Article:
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Morning traffic on the Gardiner Expressway in Toronto. According to the Business Council of Canada, it may require an investment of $150-million to $1-trillion to make the Canadian economy run with optimal productivity and efficiency.

Fred Lum/The Globe and Mail

If you're reading this while waiting for a bus or a train or a shipment of goods – or a download – then you'll understand: Canada has an infrastructure problem.

"Ten thousand years is how much additional time commuters in Toronto, Montreal and Vancouver spend stuck in traffic every single year as a result of road congestion from key bottlenecks in those cities," the Canadian Chamber of Commerce said in a report released this year.

"This severe congestion is an issue not just for businesses and residents of those cities, but for the entire Canadian economy."

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According to the Business Council of Canada, it may require an investment of $150-million to $1-trillion to make the Canadian economy run with optimal productivity and efficiency.

Whatever the size of the gap, "the inability to get people to the right places at the right times and to move goods and services is a tremendous loss," says James McKellar, professor and director of the Brookfield Centre in Real Estate and Infrastructure at York University's Schulich School of Business in Toronto.

The profit that's missed as a result of the gap "is money you might as well just put into a bonfire," he says.

In 2016, a consortium of construction companies, municipalities, engineers and public works organizations released its fourth annual Canadian Infrastructure Report Card. "One-third of our municipal infrastructure is in fair, poor or very poor condition, increasing the risk of service disruption," the report card said.

"Roads, municipal buildings, sport and recreation facilities and public transit are the asset classes most in need of attention."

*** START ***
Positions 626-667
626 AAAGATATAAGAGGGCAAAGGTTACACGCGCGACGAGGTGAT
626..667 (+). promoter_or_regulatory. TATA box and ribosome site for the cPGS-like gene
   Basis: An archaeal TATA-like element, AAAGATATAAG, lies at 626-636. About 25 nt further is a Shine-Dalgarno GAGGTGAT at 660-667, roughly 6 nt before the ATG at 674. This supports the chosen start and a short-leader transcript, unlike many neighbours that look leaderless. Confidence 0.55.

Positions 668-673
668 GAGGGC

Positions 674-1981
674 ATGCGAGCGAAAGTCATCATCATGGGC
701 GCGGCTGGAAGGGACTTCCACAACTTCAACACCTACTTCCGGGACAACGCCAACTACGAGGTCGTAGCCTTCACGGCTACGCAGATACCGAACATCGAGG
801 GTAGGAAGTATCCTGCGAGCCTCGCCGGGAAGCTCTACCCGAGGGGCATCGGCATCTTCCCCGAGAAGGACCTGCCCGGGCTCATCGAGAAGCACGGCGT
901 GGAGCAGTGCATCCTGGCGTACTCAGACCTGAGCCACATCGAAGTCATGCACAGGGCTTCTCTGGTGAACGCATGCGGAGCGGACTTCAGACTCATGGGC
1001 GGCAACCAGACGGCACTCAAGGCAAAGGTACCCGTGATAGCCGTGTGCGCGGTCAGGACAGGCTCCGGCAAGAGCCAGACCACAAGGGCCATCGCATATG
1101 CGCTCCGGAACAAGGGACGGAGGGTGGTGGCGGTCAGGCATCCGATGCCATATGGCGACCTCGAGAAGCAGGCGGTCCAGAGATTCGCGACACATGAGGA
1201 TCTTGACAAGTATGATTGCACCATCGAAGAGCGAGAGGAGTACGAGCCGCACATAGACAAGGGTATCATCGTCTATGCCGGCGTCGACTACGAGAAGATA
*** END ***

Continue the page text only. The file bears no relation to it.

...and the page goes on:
It's worse than that. According to this year's Canadian Chamber of Commerce report, the infrastructure gap extends well beyond the difficulty in getting from point A to point B.

It's also crucial to adapt to climate change, as Canada's roads, rails, ports, shorelines and structures are subjected to warmer average annual temperatures and wilder weather with vicious wildfires, floods and storms.

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The infrastructure gap also includes the need to upgrade other key elements that keep Canada's economy functioning and the country together not just physically but electronically – through electricity grids and the information highway.

While the chamber report finds that 96 per cent of Canadians now have broadband access at speeds of at least 5 megabits a second, there are still physical gaps in coverage because Canada is so large.

Upgrading information infrastructure can be a physical challenge in a country as large as this. But with cloud-based computing and artificial intelligence quickly advancing in the economy, fast, affordable wireless access is becoming more important every year, and it's going to cost money to improve.

"Low or no bandwidth results not only in lost productivity, but it stifles data innovation and prevents businesses from taking advantage of all the new opportunities of economic activity migrating online," the chamber says.